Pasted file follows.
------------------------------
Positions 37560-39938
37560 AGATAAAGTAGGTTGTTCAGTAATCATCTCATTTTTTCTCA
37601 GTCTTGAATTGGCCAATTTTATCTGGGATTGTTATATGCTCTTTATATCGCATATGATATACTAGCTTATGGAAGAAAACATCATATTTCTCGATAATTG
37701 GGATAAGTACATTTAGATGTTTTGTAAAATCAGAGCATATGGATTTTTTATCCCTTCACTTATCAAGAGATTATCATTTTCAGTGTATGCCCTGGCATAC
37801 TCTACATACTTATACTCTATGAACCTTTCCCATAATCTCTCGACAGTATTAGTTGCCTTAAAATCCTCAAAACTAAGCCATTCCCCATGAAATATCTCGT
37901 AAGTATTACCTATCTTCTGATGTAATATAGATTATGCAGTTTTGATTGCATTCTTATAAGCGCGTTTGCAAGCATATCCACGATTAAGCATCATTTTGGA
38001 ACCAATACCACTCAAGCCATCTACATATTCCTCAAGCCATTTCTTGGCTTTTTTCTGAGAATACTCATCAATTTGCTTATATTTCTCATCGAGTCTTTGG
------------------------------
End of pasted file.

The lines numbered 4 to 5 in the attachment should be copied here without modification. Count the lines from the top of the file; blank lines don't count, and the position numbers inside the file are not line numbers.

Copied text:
37701 GGATAAGTACATTTAGATGTTTTGTAAAATCAGAGCATATGGATTTTTTATCCCTTCACTTATCAAGAGATTATCATTTTCAGTGTATGCCCTGGCATAC
37801 TCTACATACTTATACTCTATGAACCTTTCCCATAATCTCTCGACAGTATTAGTTGCCTTAAAATCCTCAAAACTAAGCCATTCCCCATGAAATATCTCGT